Here are two citations from the invaluable Maggie Mahar over at healthbeatblog:
Health Beat: The “Top-Five” Ways to Improve Primary Care and Reduce Costs…. talks about how doctors have been able to stop unnecessary tests, and How Medicine became a growth business is an illuminating guest post by Dr. Clifton Meador about the history of medicine over the time since he began practicing in the early 1960’s. Anybody interested in the marketplace will be interested in this, though you may not agree with some of his opinions (the role of the “worried well”).
Over at KevinMd.com, Doug Perednia has a rousing discussion of the amount of non-health-care spending in the health-care marketplace: “In recent years, more and more of the revenue collected by U.S. healthcare facilities ends up paying for costs that have nothing to do with providing actual healthcare goods and services: things such as administration, billing, documentation, and the cost of complying with thousands of rules and regulations.”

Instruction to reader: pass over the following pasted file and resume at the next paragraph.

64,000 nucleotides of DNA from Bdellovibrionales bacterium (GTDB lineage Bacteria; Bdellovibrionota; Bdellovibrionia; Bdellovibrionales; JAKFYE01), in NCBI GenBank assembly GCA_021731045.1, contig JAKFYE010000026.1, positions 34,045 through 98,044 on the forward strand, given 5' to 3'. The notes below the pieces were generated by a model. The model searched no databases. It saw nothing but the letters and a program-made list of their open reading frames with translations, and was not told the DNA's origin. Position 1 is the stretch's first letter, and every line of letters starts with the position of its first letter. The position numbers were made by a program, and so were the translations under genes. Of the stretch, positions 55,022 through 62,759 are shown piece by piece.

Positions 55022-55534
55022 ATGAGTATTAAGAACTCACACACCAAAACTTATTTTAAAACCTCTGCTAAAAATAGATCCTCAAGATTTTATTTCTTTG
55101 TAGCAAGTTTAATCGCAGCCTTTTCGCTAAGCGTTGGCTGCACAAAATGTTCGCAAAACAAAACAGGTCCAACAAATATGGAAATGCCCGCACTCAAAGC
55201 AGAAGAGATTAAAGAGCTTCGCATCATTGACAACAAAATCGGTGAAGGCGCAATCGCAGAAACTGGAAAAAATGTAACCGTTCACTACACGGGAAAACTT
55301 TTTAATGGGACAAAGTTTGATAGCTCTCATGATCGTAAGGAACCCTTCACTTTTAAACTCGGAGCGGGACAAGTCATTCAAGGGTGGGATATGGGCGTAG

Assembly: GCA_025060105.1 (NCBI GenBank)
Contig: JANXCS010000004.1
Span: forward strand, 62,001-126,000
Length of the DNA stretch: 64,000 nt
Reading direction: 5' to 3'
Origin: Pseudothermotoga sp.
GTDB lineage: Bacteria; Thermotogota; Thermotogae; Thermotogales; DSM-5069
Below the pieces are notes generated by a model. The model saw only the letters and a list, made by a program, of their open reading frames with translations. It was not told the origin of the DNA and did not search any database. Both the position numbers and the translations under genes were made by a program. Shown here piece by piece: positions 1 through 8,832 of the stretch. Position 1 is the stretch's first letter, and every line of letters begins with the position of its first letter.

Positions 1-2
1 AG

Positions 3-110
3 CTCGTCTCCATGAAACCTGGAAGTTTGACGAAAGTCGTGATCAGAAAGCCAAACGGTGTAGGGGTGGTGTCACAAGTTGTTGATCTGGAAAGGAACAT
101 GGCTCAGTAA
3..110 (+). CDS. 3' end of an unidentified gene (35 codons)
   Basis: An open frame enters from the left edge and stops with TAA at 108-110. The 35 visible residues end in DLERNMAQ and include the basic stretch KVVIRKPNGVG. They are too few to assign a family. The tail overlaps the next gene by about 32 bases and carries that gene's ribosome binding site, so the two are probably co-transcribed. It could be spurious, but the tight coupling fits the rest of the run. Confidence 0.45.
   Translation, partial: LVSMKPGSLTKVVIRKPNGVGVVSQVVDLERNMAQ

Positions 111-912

From the Commonwealth Fund: “The Affordable Care Act is making a difference for young adults, among the groups most at risk for lacking health insurance in the United States. Young adults up to age 26 may now stay on or join their parent’s health plans if they include dependent coverage, and early reports indicate that at least 600,000 have done so. Starting in 2014, of the 14.8 million uninsured adults ages 19 to 29, an estimated 12.1 million could gain subsidized coverage once all the law’s provisions go into effect: 7.2 million may gain coverage under Medicaid and 4.9 million may gain subsidized private coverage through state insurance exchanges. New findings from the 2010 Commonwealth Fund Biennial Health Insurance Survey indicate the need for these reforms: 45 percent of young adults reported delaying needed care because of costs in 2010, up from 32 percent in 2001, and 39 percent reported problems paying medical bills. “